- HMS Community Values
- Introduction to Clinical Research Training
- Medical Education
- Clinical Scholars Research Training - United Kingdom
- Vanderbilt Hall
- Financial Aid
- Office of the Registrar
- Campus Planning and Facilities
- Ombuds Office
- Committee on Microbiological Safety
- Human Resources
- The Academy
- Office for Academic and Clinical Affairs
- Joint Committee on the Status of Women
- Global Health Research Core
- Global Clinical Scholars Research Training Program
- HMA Standing Committee on Animals
- Harvard Medical School Event Calendar
- Office of Diversity RIA Program
- The Dean's Perspective
- Department of Pathology
- Harvard Mahoney Neuroscience Institute
- OHRA Home
- Office of Research Subject Protection
- Cancer Biology & Therapeutics Program
- Celiac Program
- Department of Medicine
- HMS Information Technology
- HMS TransMed Program
- Introduction to Postgraduate American Medicine
- Office of Communications & External Relations
- Big Data In Healthcare
- Global Pediatrics Leadership Program
- Institutional Planning and Policy
- Master of Medical Sciences In Clinical Investigation
- Office of Global Education
- Portugal Clinical Scholars Research Training Program
- Safety Quality Informatics and Leadership
- South American Clinical Research Training Program | SACRT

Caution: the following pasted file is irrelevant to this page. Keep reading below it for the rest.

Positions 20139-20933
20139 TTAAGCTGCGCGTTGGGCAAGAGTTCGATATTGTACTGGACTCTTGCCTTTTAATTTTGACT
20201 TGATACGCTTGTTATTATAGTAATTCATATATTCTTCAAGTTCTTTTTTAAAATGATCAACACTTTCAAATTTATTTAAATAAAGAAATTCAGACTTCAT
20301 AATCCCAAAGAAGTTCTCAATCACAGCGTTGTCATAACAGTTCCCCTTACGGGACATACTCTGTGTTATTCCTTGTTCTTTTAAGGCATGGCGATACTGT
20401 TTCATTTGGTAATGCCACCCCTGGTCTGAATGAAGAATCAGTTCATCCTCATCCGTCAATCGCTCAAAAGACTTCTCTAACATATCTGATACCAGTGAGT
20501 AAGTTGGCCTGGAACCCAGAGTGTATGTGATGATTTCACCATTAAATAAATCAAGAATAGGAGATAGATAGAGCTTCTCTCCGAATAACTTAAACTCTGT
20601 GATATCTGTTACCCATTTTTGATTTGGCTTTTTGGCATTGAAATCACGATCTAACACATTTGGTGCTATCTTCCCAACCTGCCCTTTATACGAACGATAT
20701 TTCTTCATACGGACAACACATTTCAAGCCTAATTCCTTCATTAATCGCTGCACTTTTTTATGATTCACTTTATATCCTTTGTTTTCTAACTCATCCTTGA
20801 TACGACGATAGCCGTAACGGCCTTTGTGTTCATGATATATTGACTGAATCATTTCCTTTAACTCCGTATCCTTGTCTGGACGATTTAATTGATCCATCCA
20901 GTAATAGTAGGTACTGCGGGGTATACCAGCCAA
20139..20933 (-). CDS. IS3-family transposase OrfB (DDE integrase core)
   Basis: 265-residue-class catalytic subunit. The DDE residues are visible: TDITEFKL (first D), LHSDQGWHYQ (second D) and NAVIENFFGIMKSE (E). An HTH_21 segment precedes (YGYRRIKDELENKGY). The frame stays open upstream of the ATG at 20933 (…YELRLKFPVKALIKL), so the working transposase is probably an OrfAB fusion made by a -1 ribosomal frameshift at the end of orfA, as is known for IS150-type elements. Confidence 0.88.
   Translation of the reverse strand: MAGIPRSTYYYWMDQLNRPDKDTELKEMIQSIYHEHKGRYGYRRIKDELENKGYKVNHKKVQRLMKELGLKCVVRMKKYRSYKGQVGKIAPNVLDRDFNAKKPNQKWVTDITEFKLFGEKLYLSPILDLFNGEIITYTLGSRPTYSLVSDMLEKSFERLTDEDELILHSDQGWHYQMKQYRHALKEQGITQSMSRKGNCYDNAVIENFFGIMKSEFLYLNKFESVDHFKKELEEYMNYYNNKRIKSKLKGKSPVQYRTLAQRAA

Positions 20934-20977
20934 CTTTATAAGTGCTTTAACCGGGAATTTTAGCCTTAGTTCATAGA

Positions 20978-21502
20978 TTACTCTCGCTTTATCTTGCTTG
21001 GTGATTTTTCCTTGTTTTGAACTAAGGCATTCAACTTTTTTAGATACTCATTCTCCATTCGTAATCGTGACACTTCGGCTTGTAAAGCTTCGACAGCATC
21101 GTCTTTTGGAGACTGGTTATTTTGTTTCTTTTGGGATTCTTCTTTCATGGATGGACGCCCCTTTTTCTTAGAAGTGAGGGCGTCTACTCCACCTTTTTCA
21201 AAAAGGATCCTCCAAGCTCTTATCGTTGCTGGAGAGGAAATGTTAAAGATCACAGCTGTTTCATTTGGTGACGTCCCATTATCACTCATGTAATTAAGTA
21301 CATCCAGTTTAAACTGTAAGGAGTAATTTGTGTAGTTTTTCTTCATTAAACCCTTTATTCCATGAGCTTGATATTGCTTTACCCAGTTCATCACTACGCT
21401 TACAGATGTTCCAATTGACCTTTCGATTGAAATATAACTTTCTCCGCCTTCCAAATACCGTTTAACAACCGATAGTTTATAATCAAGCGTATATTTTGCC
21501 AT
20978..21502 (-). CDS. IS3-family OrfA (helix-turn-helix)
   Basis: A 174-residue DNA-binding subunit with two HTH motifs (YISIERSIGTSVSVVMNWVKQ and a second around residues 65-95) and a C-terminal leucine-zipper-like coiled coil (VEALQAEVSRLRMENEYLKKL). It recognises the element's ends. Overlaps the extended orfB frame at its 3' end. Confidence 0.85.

- Southeast Asia Healthcare Leadership Program
- Training to Teacher
- Shenzhen-HMS Initiative in International Education
- Contact @HMS
- Office of Global Education
- Human Resources
- Jobs @ HMS
- Dental Medicine
- Harvard University
- Contact us
How Red Hair May Increase Melanoma Risk
A person’s skin pigment, which determines hair color and skin tone, is influenced by the melanocortin-1 (MC1R) gene receptor. For the population’s 1 to 2 percent of redheads, a mutation in MC1R accounts for their red hair color and typical light skin.
Now researchers from Harvard Medical School have discovered that the same MC1R mutation responsible for the red-hair phenotype also promotes an important cancer-causing pathway. The new findings, reported online August 22 in the journal Molecular Cell, help to explain the molecular mechanisms that underlie redheads’ well-known risk of developing melanoma, providing new insights for treating and preventing this dangerous type of skin cancer.
Melanoma is the least common but the most lethal of skin cancers. Accounting for 75 percent of all skin-cancer deaths, melanoma originates in pigment-producing skin cells called melanocytes. Melanoma is believed to be a multistep process (melanomagenesis) of genetic mutations that increase cell proliferation, cell differentiation and cell death and increase an individual’s susceptibility to ultraviolet (UV) radiation. Two types of UV radiation—UVA and UVB—can mutate DNA in skin cells and lead to melanoma.
“In this current study, we have demonstrated that the mutation MC1R-RHC promotes the PI3K/Akt signaling pathway when a red-haired individual is exposed to UV radiation,” explained co-senior author Wenyi Wei, an HMS associate professor of pathology at Beth Israel Deaconess Medical Center. PI3K/Akt is a well-known cancer-causing pathway that has been implicated in breast cancer, ovarian cancer and lung cancer.